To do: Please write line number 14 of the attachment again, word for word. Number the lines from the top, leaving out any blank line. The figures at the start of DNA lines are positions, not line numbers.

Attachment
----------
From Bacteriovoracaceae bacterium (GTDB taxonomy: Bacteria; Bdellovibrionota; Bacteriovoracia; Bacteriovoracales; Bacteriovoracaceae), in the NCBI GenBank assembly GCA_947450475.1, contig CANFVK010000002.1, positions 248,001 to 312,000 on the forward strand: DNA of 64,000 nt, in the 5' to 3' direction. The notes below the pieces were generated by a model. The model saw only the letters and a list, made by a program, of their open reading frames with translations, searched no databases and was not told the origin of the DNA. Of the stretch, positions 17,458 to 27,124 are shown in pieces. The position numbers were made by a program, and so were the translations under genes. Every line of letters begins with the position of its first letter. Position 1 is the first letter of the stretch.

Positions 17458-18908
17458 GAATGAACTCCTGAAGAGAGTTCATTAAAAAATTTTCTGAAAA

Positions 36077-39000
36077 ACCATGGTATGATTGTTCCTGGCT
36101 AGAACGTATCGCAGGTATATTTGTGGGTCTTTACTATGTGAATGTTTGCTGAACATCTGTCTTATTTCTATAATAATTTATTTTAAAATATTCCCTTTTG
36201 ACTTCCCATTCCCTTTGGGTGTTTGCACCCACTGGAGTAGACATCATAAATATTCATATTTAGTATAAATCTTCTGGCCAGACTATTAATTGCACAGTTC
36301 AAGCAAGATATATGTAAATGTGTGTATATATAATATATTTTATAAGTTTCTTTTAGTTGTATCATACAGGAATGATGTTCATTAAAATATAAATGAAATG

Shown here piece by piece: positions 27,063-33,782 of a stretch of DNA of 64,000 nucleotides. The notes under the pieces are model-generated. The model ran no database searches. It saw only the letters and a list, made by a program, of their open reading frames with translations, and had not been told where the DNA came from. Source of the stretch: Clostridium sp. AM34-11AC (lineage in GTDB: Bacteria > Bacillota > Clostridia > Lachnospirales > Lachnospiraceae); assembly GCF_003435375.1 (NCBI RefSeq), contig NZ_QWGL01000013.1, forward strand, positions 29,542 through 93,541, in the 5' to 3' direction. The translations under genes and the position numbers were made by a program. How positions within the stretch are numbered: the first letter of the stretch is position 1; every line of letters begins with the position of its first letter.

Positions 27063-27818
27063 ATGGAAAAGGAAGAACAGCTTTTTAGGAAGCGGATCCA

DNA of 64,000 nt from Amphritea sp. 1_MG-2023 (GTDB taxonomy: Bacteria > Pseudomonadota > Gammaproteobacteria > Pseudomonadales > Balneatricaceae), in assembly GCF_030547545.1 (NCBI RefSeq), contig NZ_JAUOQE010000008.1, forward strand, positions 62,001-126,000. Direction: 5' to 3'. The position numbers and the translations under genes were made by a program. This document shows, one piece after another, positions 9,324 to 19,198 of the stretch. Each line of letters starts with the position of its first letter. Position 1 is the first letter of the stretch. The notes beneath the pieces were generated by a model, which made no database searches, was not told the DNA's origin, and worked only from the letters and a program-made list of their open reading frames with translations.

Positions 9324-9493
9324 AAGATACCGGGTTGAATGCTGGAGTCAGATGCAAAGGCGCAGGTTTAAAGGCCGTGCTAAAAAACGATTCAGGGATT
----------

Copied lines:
9324 AAGATACCGGGTTGAATGCTGGAGTCAGATGCAAAGGCGCAGGTTTAAAGGCCGTGCTAAAAAACGATTCAGGGATT